John Edward Frohnmayer is a lawyer, writer, and arts leader who served as the fifth chairman of the National Endowment for the Arts and as the chair of both the Oregon Arts Commission and Oregon Humanities. His tenure at the NEA came at a time of widely publicized debate about cultural values and freedom of expression, which shaped Frohnmayer’s later work as writer and advocate.
He was born in Medford in 1942, one of four children of Otto and MarAbel Braden Frohnmayer. Otto, a German immigrant, was a prominent attorney with the oldest law firm in southern Oregon; MarAbel was a lifelong music lover who helped found the Rogue Valley Symphony and was the first president of the Rogue Valley Chorale. The family was part of the progressive Oregon Republican establishment in Oregon, and Otto and MarAbel Frohnmayer were long involved in politics and community affairs. Son Dave Frohnmayer served as attorney general (1981-1991) and as the fifteenth president of the University of Oregon (1994-2009). Daughter Mira Frohnmayer and son Philip Frohnmayer found their careers in music performance and teaching.
John Frohnmayer attended Stanford University, graduating in 1964 with a degree in history. An accomplished musician, he sang with an a capella group called the Stanford Mendicants and briefly considered a career as a professional singer, but instead attended the Union Theological Seminary in New York as a Rockefeller Fellow, and then the University of Chicago, where he studied Christian ethics. Frohnmayer enlisted in the U.S. Navy during the Vietnam War and served as an engineering officer on the USS Oklahoma City. He was awarded the Navy Commendation Medal for bravery. In 1967, he married Leah Thorpe; the couple has two sons, Jason and Aaron.
After being released from the navy, Frohnmayer completed his master's degree. In 1972, he earned a law degree from the University of Oregon, where he was editor-in-chief of the Oregon Law Review. He practiced law but was also active in the arts and was the lawyer for the Oregon International Sculpture Symposium in Eugene in 1974.
Early in his career, Frohnmayer developed expertise in First Amendment and arts law and was appointed to the Oregon Arts Commission in 1977, serving as chair from 1980-1984. During his tenure on the Arts Commission, the Percent for Art Program was established and the Arts Commission won approval from the legislature for a program allowing people to donate a portion of their tax refunds to the arts.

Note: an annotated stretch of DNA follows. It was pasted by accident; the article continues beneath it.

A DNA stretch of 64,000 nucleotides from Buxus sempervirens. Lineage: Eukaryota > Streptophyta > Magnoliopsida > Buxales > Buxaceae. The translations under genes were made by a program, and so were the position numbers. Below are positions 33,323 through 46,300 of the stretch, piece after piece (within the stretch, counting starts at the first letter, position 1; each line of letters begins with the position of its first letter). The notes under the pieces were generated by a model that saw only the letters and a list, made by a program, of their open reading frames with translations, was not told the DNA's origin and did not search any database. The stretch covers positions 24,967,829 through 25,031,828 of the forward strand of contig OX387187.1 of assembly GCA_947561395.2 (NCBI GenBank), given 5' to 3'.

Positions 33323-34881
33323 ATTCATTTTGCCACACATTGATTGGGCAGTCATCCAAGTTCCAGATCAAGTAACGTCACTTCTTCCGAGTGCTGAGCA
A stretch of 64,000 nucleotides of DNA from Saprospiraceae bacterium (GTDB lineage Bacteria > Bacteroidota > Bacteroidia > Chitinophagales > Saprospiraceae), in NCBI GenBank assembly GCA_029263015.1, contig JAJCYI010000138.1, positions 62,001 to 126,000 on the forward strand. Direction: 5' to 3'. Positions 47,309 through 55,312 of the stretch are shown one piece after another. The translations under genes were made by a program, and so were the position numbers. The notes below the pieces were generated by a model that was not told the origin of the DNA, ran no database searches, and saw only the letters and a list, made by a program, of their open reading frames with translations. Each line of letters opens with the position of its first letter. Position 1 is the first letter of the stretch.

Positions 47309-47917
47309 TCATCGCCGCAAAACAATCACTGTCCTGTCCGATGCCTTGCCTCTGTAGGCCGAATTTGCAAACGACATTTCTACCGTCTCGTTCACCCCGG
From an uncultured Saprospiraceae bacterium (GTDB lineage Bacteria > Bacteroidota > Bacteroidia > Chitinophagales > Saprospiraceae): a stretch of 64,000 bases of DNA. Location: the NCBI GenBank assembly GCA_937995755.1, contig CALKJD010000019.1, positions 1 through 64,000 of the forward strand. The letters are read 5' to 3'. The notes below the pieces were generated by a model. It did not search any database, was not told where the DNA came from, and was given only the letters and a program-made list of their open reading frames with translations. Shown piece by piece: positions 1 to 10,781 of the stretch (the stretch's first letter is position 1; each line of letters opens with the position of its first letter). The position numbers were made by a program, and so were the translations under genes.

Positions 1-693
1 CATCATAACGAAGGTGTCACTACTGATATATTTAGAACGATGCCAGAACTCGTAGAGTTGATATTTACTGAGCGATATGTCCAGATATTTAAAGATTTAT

Frohnmayer’s work strengthening the arts did not go unnoticed. With the support of Oregon’s Republican political leaders, he was selected by President George H.W. Bush to be the fifth chair of the National Endowment for the Arts in 1989. He took over the NEA during a turbulent time, when cultural conservatives were attacking the agency for funding work by such controversial artists as Robert Mapplethorpe and Andres Serrano.
His skills as a negotiator and advocate were put to the test as he attempted to rebuild agency morale, support important artwork, and respond to congressional critics who inserted a “decency clause” into the agency’s funding. Frohnmayer earned the ire of some arts activists when the National Council on the Arts voted not to fund four controversial artists in 1990 and the ire of some in Congress when two of those artists were funded the following year.
Eventually, Frohnmayer’s NEA position became untenable, and he resigned in April 1992. In his memoir, Leaving Town Alive: Confessions of an Arts Warrior, Frohnmayer recounted the successes of that time as well as the challenges, noting that during his tenure the NEA had received a reauthorization from Congress, revitalized its arts education programs, established an international art exchange program, and strengthened ties with state arts councils.
Frohnmayer’s experience in Washington, D.C., sharpened his advocacy for the arts. From 1995 to 2004, he and his wife Leah lived in Bozeman, Montana, where he set up a private law practice and wrote and lectured on art and free expression. In Leaving Town Alive, he wrote that art “must exist free from content restrictions and subject only to vigorous procedures for seeking artistic excellence,” arguing that “we are strong enough, as a country, to live with diversity of opinion.”
In addition to his 1993 memoir, Frohnmayer wrote Out of Tune: Listening to the First Amendment, a series of essays on the First Amendment. In 2004, he and his family returned to Oregon, where they made a nine-acre farm near Jefferson their home. Frohnmayer took a position as affiliate professor of liberal arts at Oregon State University. In 2007, he wrote a musical comedy called SPIN! about his experiences at the NEA, and he ran a campaign as an independent party candidate for the U.S. Senate. He was on the board of directors of Oregon Humanities from 2007 to 2014 and served as its chair from 2012 through 2013. He is also an elite master rower who has won medals in national and international competitions.
Frohnmayer was recognized by The People for the American Way with its first National First Amendment Award in 1992. Oregon governor Barbara Roberts honored him with the Governor's Arts Award in 1993, and the Montana Library Association presented him with its Intellectual Freedom Award in 1997.
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Gamarekian, Barbara. "Appointment to Arts Post is Praised." The New York Times, July 8, 1989.
Parachini, Allan. "Government and the Arts : The Man Who Would Be Arts King." Los Angeles Times, September 22, 1989 http://articles.latimes.com/1989-09-22/entertainment/ca-775_1_arts-endowment/2
Frohnmayer, John. Leaving Town Alive: Confessions of an arts warrior. Houghton Mifflin, 1993.
Frohnmayer, John "Canaries in the Coal Mine: Art, Freedom, and Community" Eugene City Club, June 2, 2006.